Acute angle-closure glaucoma (AACG) refers to a rare condition in which intraocular pressure (IOP) in the eye increases rapidly. It is a serious condition that builds up pressure within hours. This pressure may harm the optic nerve leading to loss of vision if emergency treatment is not sought. 

AACG develops as a result of fluid in the eye that refuses to drain away. It is this fluid that quickly builds up pressure to cause AACG. AACG patients have an anterior chamber (located at the front of the eye covered by the cornea) that is smaller than average. Where the cornea and iris meet is the angle at which the trabecular meshwork (tissue) is located. In a normal eye, this angle is about 45 degrees. 

However, in AACG patients, the angle is narrower such that the iris moves closer to the trabecular meshwork. As the lens age, they increase in size. The aqueous humor (fluid in the eye) is then unable to move between the iris and the lens as it travels to the anterior chamber. This is what causes the build up of pressure at the back of the iris. The increased pressure forces the iris against the trabecular meshwork causing a complete blockage. This sudden blockage results in AACG.

Also Known As

  • Acute glaucoma
  • Narrow-angle glaucoma
  • Closed-angle glaucoma


  • Primary angle-closure glaucoma(caused by pupillary block)
  • Secondary angle-closure glaucoma (caused by other eye diseases)

Causes and Risk Factors

AACG is a hereditary disease. It is possible for several members of one family to be afflicted. 
An attack of AACG may occur if the eyes dilate excessively or quickly. The eyes dilate when a person:

  • Gets stressed or excited
  • Enters a dark room
  • Takes certain medications such as antihistamines
  • Uses eye drops to dilate the eyes

Some health conditions such as farsightedness, cataracts, diabetic retinopathy, etc., may cause AACG. 
Individuals between ages 55 and 65 are more likely to be affected. So are people of Asian descent. Women are also more likely to have AACG than men.

Signs & Symptoms

The symptoms of AACG include:

  • Severe pain in the eye
  • Very blurry images
  • Seeing halos around lights
  • Severe headache
  • Nausea and vomiting
  • Red eyes
  • Sudden loss of vision
  • Unmoving dilated pupil
  • Corneal edema (swelling of the cornea)
  • Engorged conjunctival vessels (vessels congested with blood)


The eye care professional will check the IOP and also determine if the angle is normal or abnormal. He/she may use:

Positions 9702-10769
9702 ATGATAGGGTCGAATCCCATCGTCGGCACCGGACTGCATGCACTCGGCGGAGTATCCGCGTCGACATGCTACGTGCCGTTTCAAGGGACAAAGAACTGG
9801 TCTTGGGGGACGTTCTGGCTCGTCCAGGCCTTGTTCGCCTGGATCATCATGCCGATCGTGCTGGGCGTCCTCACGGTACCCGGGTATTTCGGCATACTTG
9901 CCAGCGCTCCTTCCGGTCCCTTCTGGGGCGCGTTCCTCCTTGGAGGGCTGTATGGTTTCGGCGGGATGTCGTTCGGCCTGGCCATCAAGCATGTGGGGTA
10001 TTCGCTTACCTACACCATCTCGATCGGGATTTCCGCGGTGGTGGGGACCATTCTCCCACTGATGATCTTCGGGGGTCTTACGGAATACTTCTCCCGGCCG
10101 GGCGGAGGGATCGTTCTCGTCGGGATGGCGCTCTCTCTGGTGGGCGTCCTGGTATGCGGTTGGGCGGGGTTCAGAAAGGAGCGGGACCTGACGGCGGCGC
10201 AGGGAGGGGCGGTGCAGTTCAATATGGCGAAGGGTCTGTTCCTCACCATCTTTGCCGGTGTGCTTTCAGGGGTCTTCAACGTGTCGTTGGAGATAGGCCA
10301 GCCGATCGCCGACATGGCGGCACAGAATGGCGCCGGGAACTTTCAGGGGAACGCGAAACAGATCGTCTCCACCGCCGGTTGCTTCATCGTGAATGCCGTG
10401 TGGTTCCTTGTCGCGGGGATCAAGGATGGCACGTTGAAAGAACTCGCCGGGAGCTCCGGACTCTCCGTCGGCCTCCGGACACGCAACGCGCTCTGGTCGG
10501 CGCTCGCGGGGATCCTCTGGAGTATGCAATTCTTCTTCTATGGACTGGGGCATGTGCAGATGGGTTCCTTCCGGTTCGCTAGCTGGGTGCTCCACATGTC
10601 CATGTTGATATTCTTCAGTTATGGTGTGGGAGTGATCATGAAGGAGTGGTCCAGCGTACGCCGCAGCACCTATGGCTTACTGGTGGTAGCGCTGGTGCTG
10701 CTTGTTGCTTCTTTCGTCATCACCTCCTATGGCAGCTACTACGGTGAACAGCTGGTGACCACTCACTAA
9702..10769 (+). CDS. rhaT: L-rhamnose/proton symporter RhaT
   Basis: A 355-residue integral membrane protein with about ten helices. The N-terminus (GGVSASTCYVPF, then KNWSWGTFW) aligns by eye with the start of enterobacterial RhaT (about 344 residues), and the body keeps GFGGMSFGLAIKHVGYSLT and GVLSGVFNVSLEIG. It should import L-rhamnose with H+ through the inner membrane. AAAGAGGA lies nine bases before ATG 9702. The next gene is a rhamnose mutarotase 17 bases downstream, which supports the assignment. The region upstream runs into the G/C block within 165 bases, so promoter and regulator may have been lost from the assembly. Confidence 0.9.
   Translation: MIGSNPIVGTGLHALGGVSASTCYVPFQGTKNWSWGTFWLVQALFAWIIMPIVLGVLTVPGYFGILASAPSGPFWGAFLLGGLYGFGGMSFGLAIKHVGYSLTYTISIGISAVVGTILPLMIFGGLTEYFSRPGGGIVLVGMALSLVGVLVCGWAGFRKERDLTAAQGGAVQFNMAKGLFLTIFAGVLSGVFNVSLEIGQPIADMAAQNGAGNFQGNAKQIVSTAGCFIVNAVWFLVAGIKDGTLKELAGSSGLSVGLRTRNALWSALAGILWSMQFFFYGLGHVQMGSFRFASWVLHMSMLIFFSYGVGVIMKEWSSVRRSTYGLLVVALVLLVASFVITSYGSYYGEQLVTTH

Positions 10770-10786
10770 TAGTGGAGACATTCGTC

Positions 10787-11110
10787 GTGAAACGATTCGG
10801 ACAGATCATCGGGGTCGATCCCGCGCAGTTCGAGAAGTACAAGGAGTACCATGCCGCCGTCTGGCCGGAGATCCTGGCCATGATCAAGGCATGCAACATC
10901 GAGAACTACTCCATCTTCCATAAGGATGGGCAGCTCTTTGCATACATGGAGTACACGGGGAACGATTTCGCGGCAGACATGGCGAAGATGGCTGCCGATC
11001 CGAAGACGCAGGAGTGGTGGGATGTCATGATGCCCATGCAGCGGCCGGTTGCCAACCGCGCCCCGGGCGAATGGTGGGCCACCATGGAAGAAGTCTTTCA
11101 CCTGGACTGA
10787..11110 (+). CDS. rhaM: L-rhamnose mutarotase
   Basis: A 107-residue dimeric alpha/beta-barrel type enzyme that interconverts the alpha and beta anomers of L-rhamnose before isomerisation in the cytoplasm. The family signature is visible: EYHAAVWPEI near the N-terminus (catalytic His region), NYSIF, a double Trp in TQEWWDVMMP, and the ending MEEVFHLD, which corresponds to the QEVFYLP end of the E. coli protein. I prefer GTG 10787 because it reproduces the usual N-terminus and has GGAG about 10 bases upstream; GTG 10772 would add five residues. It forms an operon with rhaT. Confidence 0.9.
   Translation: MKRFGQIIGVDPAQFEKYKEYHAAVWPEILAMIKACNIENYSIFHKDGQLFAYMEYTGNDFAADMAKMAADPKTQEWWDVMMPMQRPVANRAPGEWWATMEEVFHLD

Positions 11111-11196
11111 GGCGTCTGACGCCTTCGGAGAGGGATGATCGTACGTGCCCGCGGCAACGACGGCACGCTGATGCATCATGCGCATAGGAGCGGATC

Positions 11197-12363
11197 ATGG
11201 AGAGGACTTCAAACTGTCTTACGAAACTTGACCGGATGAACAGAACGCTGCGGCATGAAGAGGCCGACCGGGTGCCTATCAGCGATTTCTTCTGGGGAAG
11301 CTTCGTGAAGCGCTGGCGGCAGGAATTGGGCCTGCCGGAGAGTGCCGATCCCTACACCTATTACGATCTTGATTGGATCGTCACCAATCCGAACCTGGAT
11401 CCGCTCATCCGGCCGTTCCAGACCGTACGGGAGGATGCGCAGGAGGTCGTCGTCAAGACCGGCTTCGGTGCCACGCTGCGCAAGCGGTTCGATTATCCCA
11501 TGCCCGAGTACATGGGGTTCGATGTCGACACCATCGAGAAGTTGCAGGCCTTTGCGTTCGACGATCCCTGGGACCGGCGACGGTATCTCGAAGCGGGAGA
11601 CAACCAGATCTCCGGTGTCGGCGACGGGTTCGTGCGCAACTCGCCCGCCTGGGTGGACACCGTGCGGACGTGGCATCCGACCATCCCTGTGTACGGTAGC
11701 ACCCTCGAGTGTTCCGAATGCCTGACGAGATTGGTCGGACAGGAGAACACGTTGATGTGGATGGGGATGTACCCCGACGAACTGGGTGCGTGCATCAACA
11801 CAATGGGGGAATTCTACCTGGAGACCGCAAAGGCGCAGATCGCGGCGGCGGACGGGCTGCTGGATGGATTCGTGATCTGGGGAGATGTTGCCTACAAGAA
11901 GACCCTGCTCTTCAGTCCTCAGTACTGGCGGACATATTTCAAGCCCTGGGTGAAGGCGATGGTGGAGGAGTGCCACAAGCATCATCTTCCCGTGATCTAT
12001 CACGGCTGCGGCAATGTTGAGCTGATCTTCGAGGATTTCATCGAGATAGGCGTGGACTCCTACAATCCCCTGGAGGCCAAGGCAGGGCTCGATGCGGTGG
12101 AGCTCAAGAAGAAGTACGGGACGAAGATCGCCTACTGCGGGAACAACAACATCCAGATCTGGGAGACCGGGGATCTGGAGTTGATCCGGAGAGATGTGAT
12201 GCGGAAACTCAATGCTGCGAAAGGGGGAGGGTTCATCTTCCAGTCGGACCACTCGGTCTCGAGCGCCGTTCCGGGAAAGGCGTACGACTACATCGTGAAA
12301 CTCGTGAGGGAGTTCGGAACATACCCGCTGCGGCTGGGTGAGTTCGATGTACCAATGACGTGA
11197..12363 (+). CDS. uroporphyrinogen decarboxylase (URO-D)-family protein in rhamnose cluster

• Tonometry
  • Tonometry is an instrument which measures the pressure in the eye.
  • Ophthalmoscopy
  • A small lighted device that determines the damage to the optic nerve.
  • Gonioscopy
  • A slit lamp (microscope) is used to look into the eye to get a view of the angle anatomy. 
  • Pachymetry
  • It measure corneal thickness because thin corneas can cause AACG.
  • Retina check
  • Photographs or scans are taken to detect changes over time.
  • Perimetry
  • This test establishes if the field of vision has been affected by glaucoma.


Treatment of AACG aims to reduce pressure in the eye by unblocking the drainage canals.

Medical Treatment

The eye doctor will prescribe eye drops that narrow the pupil. He or she may also prescribe medications that lower the amount of fluid produced in the eye. A single or a combination of medication can reduce the pressure in the eye. 
Non-invasive alternatives have been developed to reduce pressure in the eye. Examples include:

  • The ExPress mini glaucoma shunt. This device diverts aqueous humor from the anterior chamber thus lowering IOP. 
  • The Trabectome. It lowers IOP by reducing resistance to the outflow of aqueous humor. 
  • Canaloplasty. It reduces IOP by improving aqueous circulation through the trabecular outflow process.

Surgical Treatment

Using laser peripheral iridotomy (LPI), an opening is made through the iris. This allows clear direct passage for aqueous liquid to flow directly into the anterior chamber. 

Conventional surgery by use of trabeculectomy is also used to release pressure in the eye. The surgeon makes a way in the sclera (the white of the eye) to remove unwanted fluid.

Drainage implant surgery is recommended for patients with scarring. This surgery is also for those whose IOP could not be handled by traditional surgery. The method uses several devices designed to help the drainage of aqueous humor.

Prognosis/Long-term outlook

Patients with AACG must continue with treatment for life. There is no cure. The patients must stick to the medication regime. 

Prevention/Follow Up

AACG can be prevented by doing regular checkups. If signs of an imminent attack are evident, the doctor may use laser surgery to stem it off. People aged 40 and above are advised to go for these checkups.

AACG patients who are on treatment should also go for continuous checks because the disease can progress or change without warning.